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The three forces behind the re-imagining of patient care

Understanding patient-centricity

Alex ButlerPatient-centricity has been a buzzword in pharma now for many years; indeed there is hardly a pharmaceutical company that doesn’t have mission statements putting the patient at the heart of what it does.

Many different approaches have been taken to patient engagement but we have found that the majority focus on information we expect people to consume, understand and then act upon. Or services that hope to ‘remind’ people to take their medicines, rather than engage with the complex reasons people vary in their clinical outcomes.

Patient-centricity is about building everything around the person, with that person. Across multiple industries the capacity to engage people based on solving the real problems for them beyond their core product are the lead indicators of success. These innovative organisations believe that the convergence of communication channels combined with a societal change in behaviour driven by technology necessitates true, value-based exchanges, with genuine tools and services supporting products at the heart of any strategic plan. This has been enabled through harnessing the key forces impacting society into their planning process and could be even more powerful for pharma.

1. Rapid technological advancement

Technology is advancing at such pace that already most people have a supercomputer in their pocket, and this will only speed up as we enter the world of the cloud, powerful sensors and the internet of things (IoT) combined with artificial intelligence (AI). Already we have clinically significant smartphone apps for accurately diagnosing skin cancers, and giving clinical standard eye examinations. We are beginning to predict the course of diseases, such as with detecting a possible epileptic seizure or using voice recognition to warn of a relapse in bipolar disease. Using apps to manage chronic conditions such as diabetes and asthma and rare disease such as pulmonary arterial hypertension can now be proven to improve clinical care.

Pharma opportunity: To provide tools and services that actually help people manage their condition and improve outcomes, rather than just provide information. The application of health technology to patient solutions can seem scary, but if you define the key challenges and work with health technology partners who can combine technical knowledge with the scientific, behavioural and regulatory understanding, it needn’t be. This will undoubtedly be the foundation of future engagement and support, and an area in which, with its historical skill sets, pharma can actually lead the way.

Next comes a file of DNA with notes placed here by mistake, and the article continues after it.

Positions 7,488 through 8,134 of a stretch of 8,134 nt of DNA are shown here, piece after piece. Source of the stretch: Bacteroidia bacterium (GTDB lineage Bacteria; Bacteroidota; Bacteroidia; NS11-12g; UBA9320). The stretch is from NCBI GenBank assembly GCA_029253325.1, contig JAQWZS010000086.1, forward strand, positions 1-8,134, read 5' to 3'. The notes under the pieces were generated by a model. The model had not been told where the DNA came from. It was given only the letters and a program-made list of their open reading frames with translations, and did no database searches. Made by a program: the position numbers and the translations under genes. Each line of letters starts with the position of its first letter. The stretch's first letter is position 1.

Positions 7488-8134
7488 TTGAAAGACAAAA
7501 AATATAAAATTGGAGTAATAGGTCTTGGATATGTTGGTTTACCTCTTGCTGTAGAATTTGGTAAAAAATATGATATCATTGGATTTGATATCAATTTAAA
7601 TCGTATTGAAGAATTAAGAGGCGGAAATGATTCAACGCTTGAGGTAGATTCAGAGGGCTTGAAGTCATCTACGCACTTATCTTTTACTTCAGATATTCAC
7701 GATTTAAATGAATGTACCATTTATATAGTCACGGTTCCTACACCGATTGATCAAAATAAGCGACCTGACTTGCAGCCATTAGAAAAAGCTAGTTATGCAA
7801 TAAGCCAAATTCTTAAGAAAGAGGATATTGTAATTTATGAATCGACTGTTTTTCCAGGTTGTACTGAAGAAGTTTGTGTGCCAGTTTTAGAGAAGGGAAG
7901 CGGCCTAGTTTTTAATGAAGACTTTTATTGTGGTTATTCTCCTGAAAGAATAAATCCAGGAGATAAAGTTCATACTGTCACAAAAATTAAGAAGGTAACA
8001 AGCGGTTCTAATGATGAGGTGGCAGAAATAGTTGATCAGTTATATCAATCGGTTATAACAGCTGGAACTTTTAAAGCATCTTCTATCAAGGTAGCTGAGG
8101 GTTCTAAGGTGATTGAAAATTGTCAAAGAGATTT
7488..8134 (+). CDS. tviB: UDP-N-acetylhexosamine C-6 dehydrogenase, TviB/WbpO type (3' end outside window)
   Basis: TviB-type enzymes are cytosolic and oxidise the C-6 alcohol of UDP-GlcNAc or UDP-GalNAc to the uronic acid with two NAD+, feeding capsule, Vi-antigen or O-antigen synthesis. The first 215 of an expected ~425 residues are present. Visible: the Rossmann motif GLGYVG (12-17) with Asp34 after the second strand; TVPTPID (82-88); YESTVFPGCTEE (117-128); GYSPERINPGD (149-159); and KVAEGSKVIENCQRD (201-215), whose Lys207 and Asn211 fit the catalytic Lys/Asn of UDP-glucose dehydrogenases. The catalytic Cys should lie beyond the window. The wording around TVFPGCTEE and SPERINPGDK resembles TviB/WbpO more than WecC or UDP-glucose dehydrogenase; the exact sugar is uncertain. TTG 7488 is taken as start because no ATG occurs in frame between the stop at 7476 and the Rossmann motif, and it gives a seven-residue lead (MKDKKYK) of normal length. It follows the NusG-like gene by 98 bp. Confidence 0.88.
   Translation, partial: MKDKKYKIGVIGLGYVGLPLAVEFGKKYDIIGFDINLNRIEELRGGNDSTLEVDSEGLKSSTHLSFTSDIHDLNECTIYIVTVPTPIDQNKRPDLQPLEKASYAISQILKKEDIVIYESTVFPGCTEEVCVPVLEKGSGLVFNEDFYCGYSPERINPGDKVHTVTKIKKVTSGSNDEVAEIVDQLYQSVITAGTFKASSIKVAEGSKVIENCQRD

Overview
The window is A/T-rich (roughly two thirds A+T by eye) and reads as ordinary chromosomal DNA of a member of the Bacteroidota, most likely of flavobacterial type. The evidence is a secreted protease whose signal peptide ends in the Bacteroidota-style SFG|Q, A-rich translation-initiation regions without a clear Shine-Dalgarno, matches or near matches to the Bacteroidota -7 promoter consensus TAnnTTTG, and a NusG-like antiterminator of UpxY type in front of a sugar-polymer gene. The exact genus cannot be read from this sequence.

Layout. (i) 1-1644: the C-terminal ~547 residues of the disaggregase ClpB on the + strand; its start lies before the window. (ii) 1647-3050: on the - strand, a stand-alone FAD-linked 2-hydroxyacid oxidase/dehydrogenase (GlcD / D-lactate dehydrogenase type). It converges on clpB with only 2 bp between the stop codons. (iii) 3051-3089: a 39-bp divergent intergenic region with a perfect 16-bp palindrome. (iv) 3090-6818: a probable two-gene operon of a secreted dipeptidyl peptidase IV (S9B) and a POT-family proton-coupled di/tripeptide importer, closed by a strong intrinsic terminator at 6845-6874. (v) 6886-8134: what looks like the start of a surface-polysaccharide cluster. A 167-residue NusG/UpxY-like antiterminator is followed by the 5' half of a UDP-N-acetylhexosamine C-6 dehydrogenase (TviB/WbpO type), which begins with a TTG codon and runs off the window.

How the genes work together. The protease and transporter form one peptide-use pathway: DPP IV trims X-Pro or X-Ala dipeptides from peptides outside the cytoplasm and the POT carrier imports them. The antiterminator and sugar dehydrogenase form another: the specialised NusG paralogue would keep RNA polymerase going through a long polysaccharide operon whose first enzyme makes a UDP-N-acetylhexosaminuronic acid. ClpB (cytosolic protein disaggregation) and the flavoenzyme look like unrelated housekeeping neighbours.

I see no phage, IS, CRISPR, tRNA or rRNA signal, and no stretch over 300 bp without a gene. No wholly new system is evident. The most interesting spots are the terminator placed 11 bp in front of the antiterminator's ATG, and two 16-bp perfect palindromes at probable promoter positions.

2. Connected and empowered individuals

The empowering of individuals through the proliferation of social channels and platforms has broken down barriers between people and organisations, not just on their services but also their motives. Within healthcare this connectivity has radically changed expectations, driving the current focus on patient-centricity with global communities, giving rise to connected and powerful patient advocates and broadly more educated patient populations. Clinical trial recruitment also has the capacity to increase in speed and, at scale, exponentially increase our patient knowledge, especially in the real-world setting.

Pharma opportunity: The ultimate implication is that people expect you to understand their problems and help them to solve them. This doesn’t necessarily mean being involved in connected communities, but it does mean working with them to gain a better understanding. When we work with patients managing many different conditions there are a number of key things they say they look for: solutions that improve their clinical outcomes, are personal to what they want to achieve, support them in the context of their lives and don’t make things more time-consuming or difficult.

3. Disruption to traditional models

Healthcare is also set for disruption, with collaboration as the fuel driving healthcare, with providers, pharma, healthcare professionals, nurses, payers, patients, caregivers and technology companies coming together to solve some of the big challenges. Pharma will need to embrace the extremes of disruption from large technology companies such as Apple, Samsung  and IBM to a small tech start-up, such as the one in Uganda developing a device that can detect malaria and give you a result in two minutes.

Pharma opportunity: Only the most agile and fast-responding healthcare and life science companies will be successful in this new world. Working across multiple partnerships and in different ways enables new ways of looking at problems and how to help people. Co-creation is no longer just nice to do but instead is an essential element of success. Look for opportunities to build new disruptive models that truly do put the patient, or the person, at the heart of your strategy for 2017.

Alex Butler is a partner at Open Health and managing director of The EarthWorks

Article by
In association with

The EarthWorks

17th May 2017

From: Healthcare

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